Since its creation in 2004, Frontex’ role and responsibilities have been some of the most debated issues among EU and human rights observers. Reasons for such attention are many: misuse of power, lack of transparency and non-cooperative behavior are just some of the allegations addressed to the Agency by professionals as policy experts and lawyers, academia, activists and NGOs.
Such criticisms are not only exogenous to the EU: the Frontex Consultative Forum (established in 2012, it assists the Executive Director and the Management Board in fundamental rights matters) expressed serious concerns in its annual reports for many consecutive years. It disclosed that the Management Board undermined the Fundamental Right Officer’s independence by appointing a former Adviser of the Executive Director as Fundamental Rights Officer ad interim; more seriously, it denounced the Agency’s reluctance to provide the needed human resources to the Fundamental Rights Office and to limit the Forum’s access of information. Also, it brought the ineffectiveness of the Individual Complaint Mechanism to the public’s attention: in 2018 only 3 incidents for alleged violations and 10 complaints were reported: an incredibly low number considering the 1500 officers deployed along the EU’s external borders.
Despite the almost total absence of incident reporting, the media revealed many instances in which the Agency’s officials were implicated in acts of physical violence towards refugees through the use of pepper spray, batons, and of dogs to hunt migrants. These deficiencies on human rights are due to its regulatory framework: while Frontex has been progressively granted a higher degree of power in the management operational tasks, its accountability did not grow accordingly. In fact, its competences and powers were strengthened by the 2016 Regulation and then again in 2019 (as discussed here and here).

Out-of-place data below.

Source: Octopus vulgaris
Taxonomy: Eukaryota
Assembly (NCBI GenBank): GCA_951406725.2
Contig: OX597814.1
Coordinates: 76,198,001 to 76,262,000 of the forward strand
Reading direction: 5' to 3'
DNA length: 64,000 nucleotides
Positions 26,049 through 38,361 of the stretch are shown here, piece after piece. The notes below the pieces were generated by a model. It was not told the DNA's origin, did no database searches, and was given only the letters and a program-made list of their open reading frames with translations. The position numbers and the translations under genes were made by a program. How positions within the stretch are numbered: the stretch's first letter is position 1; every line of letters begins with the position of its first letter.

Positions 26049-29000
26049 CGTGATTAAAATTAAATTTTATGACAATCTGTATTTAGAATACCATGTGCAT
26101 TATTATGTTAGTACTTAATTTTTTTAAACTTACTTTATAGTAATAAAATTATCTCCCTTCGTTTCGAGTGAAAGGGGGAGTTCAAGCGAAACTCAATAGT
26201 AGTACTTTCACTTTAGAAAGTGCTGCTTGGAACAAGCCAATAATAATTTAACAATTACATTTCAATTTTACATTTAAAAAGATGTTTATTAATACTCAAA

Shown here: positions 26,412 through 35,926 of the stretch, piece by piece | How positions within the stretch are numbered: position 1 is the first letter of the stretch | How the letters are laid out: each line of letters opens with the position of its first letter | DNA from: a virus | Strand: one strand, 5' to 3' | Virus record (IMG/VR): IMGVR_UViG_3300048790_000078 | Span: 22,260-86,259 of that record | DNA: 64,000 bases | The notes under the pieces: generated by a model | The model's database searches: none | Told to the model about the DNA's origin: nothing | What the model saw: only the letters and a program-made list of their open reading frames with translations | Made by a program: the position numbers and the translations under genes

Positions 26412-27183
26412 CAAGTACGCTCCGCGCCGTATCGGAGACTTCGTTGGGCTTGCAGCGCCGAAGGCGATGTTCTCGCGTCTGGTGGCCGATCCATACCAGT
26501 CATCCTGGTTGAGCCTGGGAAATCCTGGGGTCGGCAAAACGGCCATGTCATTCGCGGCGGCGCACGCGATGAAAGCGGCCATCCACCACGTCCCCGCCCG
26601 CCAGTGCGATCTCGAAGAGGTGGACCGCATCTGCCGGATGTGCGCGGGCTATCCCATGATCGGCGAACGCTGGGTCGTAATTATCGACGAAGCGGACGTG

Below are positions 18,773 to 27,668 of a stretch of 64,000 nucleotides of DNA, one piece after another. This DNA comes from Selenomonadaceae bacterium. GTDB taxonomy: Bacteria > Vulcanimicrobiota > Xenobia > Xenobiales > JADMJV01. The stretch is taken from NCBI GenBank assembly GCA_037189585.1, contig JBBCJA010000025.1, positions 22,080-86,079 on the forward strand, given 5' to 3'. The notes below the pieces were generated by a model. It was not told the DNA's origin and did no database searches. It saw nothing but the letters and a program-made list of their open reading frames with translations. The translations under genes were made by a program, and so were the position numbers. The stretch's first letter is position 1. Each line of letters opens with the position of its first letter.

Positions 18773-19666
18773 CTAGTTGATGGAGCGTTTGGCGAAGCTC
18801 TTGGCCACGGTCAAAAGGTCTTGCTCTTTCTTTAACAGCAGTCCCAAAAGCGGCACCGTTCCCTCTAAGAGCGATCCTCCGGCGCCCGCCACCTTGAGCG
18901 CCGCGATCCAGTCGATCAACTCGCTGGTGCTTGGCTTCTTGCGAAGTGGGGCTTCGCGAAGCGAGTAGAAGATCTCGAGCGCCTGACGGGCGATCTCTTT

This latter revision created the first EU uniformed service: the European Border and Coast Guard standing corps. The shift from mere assistance to Member States to operative powers was not accompanied by the setting up of a redress mechanism for violations of human rights. This brought the EU Ombudsman to recommend back in 2013 the establishment of an instrument enabling those whose fundamental rights were breached by Frontex to complain. While no action was immediately taken within the Agency, such recommendation was embedded in the 2016 Regulation and then enhanced in 2019. The current mechanism now provides the possibility of lodging a complaint for violations resulting from actions and omissions (Article 111, para. 2) but, as observed by the Consultative Forum, it substitutes a proper independent judicial review and therefore does not satisfy the right to an effective remedy as enshrined in Article 47 of the EU Charter of Fundamental Rights. To assess this and other issues (i.e., the independence of the Fundamental Rights Officer) the EU Ombudsman has undertaken a strategic inquiry, still pending.